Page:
Prompt: In describing the experience of being black and pregnant, Villarosa intertwines a personal narrative and facts/figures. Explain why might or might not be an effective way to better understand Metzl and Hansen’s concept of “structural competency?”
Structural competency is an educational approach devised by anthropologists that focuses on the social and economic structures of healthcare and involves training in 5 core themes. These include factors that shape clinical encounters, structural language outside the clinic, defining culture in structural terms, creating structural interventions, and structural humility (Metzl and Hansen 126). Metzl and Hansen portray structural competency as an action-oriented approach requiring education, arguing that “clinicians require skills that help them treat persons that come to clinics as patients, and at the same time recognize how social and economic determinants, biases, inequities, and blind spots shape health and illness” (Metzl and Hansen 127). However, they describe the premises of structural competency with a very abstract and theoretical attitude which manifests itself in the genre and language they employ. Metzl and Hansen publish this article in the academic journal titled “Social Science and Medicine”, targeting their research towards a scholarly audience interested in theory. In addition, their use of matter of fact and generalized language to describe overall conditions of “food deserts” and “zoning laws, economics, schools, and courts,” furthers this abstract tone of the article as opposed to inclusion of personal narratives (Metzl and Hansen 127). It pairs this objective language with action-oriented and encouraging language such as “our call for structural competency” (132) and “clinical training must shift its gaze” (127) in order to motivate the reader to apply this theoretical approach to medical education. Unfortunately, I think these literary devices detract from the personal implications of a structural competency approach, creating a detached feeling in the reader. I believe that the literary devices employed by Villarosa more effectively portray the important purpose and core meaning of structural competency through how she interweaves personal narratives with statistics. Since Villarosa is working within the genre of a popular news article, she has the advantage of using photographs, hyperlinks, dialogue, and block quotes to communicate more clearly the core principles of structural competency and its urgent need. Metzl and Hansen’s journal article explicitly state the core principles of structural competency and the need for it to be put into practice. On the other hand, Villarosa conveys the same idea but uses more subtle and implicit techniques that elicit emotion from the reader, communicating the idea of structural competency in a more impactful manner. Villarosa uses Landrum’s story to embody the social and economic structural difficulties addressed in Metzel and Hansen’s article. And uses Giwa to exemplify the positive effects of a structural competency approach in action because she was aware of the structural barriers faced by Landrum yet managed to navigate them and make the birth of Landrum’s fourth child a better experience. Ultimately, I believe that focusing on a specific situation that embodies structural competency, as Villarosa did, is a more effective communication method as opposed to exploring the theoretical framework of a concept as Metzl and Hansen did.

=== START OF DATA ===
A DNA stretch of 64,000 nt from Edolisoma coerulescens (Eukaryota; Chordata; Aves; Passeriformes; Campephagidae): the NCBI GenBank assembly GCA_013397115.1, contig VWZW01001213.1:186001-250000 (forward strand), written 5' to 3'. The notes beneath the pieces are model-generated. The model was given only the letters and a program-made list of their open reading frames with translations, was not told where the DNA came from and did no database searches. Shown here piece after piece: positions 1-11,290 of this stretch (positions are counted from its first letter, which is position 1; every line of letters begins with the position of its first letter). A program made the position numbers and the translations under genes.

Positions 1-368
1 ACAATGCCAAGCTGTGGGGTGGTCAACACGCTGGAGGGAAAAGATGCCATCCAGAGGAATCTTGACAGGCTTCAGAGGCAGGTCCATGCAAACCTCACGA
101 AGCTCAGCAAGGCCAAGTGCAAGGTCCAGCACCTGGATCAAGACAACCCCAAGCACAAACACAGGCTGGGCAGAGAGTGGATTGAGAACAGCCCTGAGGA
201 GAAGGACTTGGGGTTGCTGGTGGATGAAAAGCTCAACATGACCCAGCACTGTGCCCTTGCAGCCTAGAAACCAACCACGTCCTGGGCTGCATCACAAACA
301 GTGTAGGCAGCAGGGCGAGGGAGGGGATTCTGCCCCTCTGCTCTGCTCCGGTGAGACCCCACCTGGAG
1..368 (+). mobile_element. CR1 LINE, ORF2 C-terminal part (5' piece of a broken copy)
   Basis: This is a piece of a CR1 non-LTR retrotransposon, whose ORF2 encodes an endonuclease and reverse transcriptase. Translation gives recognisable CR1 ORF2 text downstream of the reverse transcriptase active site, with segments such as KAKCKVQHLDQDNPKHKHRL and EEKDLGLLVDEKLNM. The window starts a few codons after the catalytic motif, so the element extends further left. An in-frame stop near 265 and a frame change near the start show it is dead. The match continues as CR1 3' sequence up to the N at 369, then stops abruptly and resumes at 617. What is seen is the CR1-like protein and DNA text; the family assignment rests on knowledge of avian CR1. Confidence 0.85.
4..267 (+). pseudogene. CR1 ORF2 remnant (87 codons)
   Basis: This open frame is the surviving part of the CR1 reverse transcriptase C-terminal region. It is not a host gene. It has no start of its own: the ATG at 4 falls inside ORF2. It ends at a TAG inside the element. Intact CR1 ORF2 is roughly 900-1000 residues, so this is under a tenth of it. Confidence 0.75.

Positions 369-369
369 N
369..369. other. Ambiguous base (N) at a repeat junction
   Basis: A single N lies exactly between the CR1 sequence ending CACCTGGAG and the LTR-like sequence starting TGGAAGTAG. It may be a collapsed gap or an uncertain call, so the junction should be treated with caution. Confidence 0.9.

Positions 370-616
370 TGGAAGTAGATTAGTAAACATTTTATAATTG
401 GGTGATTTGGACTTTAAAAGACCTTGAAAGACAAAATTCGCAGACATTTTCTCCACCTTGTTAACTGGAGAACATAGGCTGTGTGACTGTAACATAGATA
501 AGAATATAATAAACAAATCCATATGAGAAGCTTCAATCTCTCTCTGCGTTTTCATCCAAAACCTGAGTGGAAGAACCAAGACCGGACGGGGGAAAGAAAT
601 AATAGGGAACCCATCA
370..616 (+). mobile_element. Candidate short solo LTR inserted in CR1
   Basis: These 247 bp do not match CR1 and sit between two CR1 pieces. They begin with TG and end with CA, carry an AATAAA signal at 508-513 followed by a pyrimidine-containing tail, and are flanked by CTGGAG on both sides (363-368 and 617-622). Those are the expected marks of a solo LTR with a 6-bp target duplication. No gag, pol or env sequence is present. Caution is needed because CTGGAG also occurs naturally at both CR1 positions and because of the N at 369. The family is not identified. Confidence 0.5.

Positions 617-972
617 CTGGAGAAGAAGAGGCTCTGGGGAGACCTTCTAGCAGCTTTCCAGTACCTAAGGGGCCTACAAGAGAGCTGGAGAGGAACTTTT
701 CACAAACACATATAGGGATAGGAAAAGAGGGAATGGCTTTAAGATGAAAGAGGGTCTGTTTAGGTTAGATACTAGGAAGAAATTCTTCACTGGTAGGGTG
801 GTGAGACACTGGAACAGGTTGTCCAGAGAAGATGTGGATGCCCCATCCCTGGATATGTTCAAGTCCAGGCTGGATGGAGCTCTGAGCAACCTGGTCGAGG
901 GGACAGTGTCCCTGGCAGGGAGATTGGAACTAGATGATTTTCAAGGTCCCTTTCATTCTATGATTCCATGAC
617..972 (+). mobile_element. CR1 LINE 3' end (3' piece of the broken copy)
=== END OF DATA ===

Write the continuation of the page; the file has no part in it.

Metzl, Jonathan M, and Helena Hansen. “Structural Competency: Theorizing a New Medical Engagement with Stigma and Inequality.” Social Science & Medicine, vol. 103, 2013, pp.126–133.
Villarosa, Linda. “Why America’s Black Mothers and Babies Are in a Life-or-Death Crisis.” The New York Times, The New York Times, 11 Apr. 2018, www.nytimes.com/2018/04/11/magazine/black-mothers-babies-death-maternal-mortality.html.